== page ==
There is a population of Stretch spiders Tetragnatha sp., on the wildlife garden. On Saturday I popped in with my youngest daughter and there was an adult female by the pond, sitting in the centre of her web, which was almost horizontal, about 20 cm from the surface of the water. She noticed the disturbance and retreated to one end of her web. Fortunately still exposing her underside so I could photograph the areas that make it possible to identify the species: the sternum with a paler centre and the epigyne or genital opening. Matt Prince and Dr Richard Pearce on Twitter confirmed her ID as Tetragnatha extensa, a species likely to be associated to water.
The sun shone finally after a wet and cool week. We popped in the wildlife garden in the afternoon. The knapweed, a favourite feeding plant for the skippers is now flowering in the meadow. Both species were very active, a male Large Skipper fed on the flowers, showing its long tongue.
A male Small Skippers followed a female fluttering behind her, but then appeared to lose interest, quickly losing her and perching, maybe she was already mated? The female settle to feed almost next to him and I just managed to take a photo with both in the frame: the male is in the foreground.
We watched possibly the same female later as she was searching for suitable oviposition sites, which in the case of Small Skippers is Yorkshire Fog grass. She settled and started a curious dance on the long grass stems, her swollen abdomen curved and everted, its tip touching the stem, and she moved circling around and up like moonwalking. We didn't actually see any eggs (they must be tiny!), but this confirms that the garden has a breeding population.
This gif showis a short sequence of egg laying behaviour:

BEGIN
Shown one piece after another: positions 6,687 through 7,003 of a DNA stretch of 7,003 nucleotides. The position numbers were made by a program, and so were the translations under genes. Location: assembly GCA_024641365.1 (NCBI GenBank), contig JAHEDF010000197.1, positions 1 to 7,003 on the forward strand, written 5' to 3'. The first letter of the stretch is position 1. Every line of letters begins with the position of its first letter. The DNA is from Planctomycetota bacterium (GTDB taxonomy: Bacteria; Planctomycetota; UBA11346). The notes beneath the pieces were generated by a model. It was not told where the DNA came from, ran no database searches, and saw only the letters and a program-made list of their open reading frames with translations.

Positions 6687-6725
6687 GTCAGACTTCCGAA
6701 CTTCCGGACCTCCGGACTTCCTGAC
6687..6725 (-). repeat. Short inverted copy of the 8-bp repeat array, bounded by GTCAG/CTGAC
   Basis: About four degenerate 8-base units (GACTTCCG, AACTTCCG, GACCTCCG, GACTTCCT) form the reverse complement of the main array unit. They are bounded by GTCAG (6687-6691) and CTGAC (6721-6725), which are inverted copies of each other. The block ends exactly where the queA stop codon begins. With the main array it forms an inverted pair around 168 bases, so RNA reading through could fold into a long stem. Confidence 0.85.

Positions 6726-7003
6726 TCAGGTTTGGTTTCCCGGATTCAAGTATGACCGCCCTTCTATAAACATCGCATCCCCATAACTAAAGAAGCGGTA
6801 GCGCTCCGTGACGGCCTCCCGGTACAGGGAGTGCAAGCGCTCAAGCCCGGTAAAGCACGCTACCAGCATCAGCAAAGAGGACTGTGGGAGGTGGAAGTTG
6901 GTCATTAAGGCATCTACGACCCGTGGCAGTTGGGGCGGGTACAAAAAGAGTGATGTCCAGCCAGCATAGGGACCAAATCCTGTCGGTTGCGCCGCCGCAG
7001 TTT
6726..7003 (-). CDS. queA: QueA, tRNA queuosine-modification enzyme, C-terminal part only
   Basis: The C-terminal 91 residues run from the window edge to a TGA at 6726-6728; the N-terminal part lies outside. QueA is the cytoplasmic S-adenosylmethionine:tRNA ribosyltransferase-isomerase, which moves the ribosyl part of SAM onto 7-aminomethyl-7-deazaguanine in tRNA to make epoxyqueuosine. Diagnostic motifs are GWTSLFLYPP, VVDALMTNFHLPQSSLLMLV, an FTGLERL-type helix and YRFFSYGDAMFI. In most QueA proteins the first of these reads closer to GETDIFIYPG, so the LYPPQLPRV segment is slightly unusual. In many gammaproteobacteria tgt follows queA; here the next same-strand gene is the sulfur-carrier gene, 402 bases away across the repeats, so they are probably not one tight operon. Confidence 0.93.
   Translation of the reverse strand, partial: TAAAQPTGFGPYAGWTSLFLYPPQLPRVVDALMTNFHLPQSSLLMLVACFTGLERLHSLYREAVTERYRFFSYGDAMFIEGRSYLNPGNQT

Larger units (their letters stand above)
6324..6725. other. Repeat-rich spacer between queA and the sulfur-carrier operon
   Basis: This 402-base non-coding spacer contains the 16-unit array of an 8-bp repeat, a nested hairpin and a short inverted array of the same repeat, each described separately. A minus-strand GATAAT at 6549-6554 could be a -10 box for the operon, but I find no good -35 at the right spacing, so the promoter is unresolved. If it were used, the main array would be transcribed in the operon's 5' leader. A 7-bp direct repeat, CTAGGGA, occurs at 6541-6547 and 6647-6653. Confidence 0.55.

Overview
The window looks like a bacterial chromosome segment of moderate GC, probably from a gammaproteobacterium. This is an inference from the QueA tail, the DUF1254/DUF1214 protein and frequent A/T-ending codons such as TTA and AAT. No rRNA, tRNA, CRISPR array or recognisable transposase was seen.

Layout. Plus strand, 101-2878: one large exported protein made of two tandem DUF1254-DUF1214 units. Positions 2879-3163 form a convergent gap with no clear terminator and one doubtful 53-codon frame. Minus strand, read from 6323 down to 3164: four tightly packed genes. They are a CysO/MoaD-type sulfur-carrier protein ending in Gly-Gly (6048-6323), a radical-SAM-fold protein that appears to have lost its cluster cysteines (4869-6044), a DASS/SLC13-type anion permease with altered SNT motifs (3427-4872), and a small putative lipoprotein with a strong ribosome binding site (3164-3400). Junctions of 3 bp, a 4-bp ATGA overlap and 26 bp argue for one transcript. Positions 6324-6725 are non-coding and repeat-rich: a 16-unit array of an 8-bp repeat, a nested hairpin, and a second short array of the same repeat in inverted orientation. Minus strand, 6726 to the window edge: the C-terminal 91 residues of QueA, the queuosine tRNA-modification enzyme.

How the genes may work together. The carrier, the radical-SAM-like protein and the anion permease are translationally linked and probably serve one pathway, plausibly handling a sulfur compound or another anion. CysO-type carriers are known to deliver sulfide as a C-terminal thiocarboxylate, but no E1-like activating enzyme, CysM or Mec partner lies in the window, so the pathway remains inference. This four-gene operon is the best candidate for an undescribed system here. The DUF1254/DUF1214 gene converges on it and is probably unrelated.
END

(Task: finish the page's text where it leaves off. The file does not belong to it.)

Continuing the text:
As I lifted a towel from the kitchen floor, a male Mouse Spider, Scotophaeus blackwalli, ran out. He was quickly potted and had a brief session in the white bowl. These spiders are usually cooperative, and they freeze for a while when disturbed, which is enough for me. This is the time of the year when Mouse Spiders are mature and look for potential mates and I wonder if that's what this male was doing. These spiders are strongly associated to humans, and are mostly found in or around buildings, sheds and gardens, which suggests they have expanded from a more southern origin. Scotophaeus males only have slightly enlarged palps compared to other spiders, but they are still thicker than the female's, this and the very narrow abdomen of the male helps distinguish the sexes.
This Old Lady moth, Mormo maura, entered a bedroom earlier tonight, and I took its photo as it sat on the wall. This is a large moth, which looks like is wearing a long dark cloak, hence its name. Although nocturnal, it is not attracted to lights, but it appears inside the house, often (but fortunately not tonight) brought in by the cats, but also possibly to roost. It feeds on buddleia and other flowers at night, while the caterpillars feed on blackthorn. It is a local species, but a regular in the garden, with my records from mid July to mid September. I found this grown larvae on a windowsill a few years ago.
While looking for lily beetles, I found this female Araniella sp guarding its egg sac. The sac, made of coarse yellow silk threads, was attached to the underside of a leaf, and the female sat on a loose web underneath, where she was also eating an aphid (below). There are two extremely similar species, Araniella cucurbitina and A. opistographa, which can only be identified by inspection of their epigyne. Both are small and bright green, with a red mark over their spinnerets, which can often be seen from underneath. They live in trees and bushes, and are orb weavers, although their webs are quite small.